More moderate views regard Augustine as
either simply one theological writer among many in the early Church (but not a [[saint]]), or even perhaps with the title "Blessed" before his name. It should be noted, however, that the Orthodox Church has not traditionally ranked saints in terms of "blessed" or "saint" (i.e., suggesting that the latter has a greater degree of holiness than the former). Saint "rankings" are usually only differences in kind (e.g., monastics, married, bishops, martyrs, etc.), not in degree . The practice of ranking by degree is much more characteristic of the [[Roman Catholic Church|Roman Catholic]] tradition.
is at least one book explicitly dealing with the issue of Augustine's place in Orthodoxy , ''The Place of Blessed Augustine in the Orthodox Church'' by Fr. [[Seraphim Rose]] (ISBN 0938635123), which is generally favorable toward Augustine, citing his importance as a saint in terms of his confessional and devotional writings rather than in his theology. Its cover includes a traditional Greek icon of Augustine, where he is labelled as '''Ο ΑΓΙΟΣ ΑΥΓΟΥΣΤΙΝΟΣ'''—"Saint Augustine."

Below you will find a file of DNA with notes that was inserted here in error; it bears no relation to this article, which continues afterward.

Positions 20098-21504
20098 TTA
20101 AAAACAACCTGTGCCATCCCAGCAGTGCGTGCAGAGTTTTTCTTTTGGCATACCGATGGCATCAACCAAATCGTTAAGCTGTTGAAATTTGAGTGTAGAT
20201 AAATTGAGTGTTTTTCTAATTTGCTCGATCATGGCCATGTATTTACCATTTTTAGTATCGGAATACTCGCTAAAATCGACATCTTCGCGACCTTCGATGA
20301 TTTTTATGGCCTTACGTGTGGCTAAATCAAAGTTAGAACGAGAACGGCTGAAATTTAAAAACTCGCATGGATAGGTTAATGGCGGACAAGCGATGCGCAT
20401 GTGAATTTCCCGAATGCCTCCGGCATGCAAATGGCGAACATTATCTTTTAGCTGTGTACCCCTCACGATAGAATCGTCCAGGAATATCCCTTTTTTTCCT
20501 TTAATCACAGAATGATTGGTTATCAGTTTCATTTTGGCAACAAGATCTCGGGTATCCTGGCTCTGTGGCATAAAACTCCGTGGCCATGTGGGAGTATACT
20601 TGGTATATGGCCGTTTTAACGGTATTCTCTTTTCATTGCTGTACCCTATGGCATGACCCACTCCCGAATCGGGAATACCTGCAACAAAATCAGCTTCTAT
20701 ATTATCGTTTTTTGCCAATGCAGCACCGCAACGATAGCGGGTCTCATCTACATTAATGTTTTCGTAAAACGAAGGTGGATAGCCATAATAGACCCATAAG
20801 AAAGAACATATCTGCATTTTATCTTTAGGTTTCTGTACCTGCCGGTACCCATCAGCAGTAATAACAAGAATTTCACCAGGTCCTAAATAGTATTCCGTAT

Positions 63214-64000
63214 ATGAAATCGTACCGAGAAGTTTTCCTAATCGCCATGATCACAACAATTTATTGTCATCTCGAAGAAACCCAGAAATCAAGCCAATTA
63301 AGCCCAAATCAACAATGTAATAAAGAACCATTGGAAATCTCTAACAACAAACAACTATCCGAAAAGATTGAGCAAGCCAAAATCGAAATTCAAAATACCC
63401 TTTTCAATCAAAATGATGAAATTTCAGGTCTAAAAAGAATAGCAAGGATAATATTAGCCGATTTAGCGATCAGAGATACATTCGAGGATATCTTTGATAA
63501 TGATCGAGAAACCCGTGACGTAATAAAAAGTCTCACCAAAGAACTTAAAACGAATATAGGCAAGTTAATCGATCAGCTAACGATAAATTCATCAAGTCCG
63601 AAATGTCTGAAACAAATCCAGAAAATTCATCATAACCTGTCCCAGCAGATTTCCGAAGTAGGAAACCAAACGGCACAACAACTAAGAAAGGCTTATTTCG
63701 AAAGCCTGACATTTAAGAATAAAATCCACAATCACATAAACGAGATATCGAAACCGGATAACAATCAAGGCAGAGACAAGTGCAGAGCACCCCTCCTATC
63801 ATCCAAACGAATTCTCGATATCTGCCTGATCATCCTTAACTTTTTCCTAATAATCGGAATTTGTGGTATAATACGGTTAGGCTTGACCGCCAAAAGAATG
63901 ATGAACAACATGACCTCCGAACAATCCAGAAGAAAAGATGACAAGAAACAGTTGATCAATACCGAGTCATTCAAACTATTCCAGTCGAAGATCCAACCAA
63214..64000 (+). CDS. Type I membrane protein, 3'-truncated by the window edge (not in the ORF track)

===From ''The City of God''===
St. Augustine evidently originated the phrase "love the sinner, hate the sin", which he tied in with a privative notion of evil:
:Our hearts shall ever restless be, until they find their rest in Thee. (1:1)
*[http://en.wikiquote.org/wiki/Augustine_of_Hippo More quotes at Wikiquote...]
*Peter Brown, ''Augustine of Hippo'' (Berkeley: University of California Press, 1967) (ISBN 0-520-00186-9)*Adolphe Tanquerey, ''The Spiritual Life: A Treatise on Ascetical and Mystical Theology'', 1930, reprint edition 2000 (ISBN 0895556596) p. 37.*
Fr. [ [Seraphim Rose] ], '' The Place of Blessed Augustine in the Orthodox Church'', 1997 (ISBN 0938635123)
/en/ourfaith/ articles/article8153.asp St. Augustine in the Greek Orthodox Tradition], by Fr. [[George C. Papademetriou]]
*''On Christian Doctrine,'' ''Confessions,'' and ''City of God'' are available freely at http://www.ccel.org/a/augustine/
*Other writings are available freely at http://www.newadvent.org/fathers/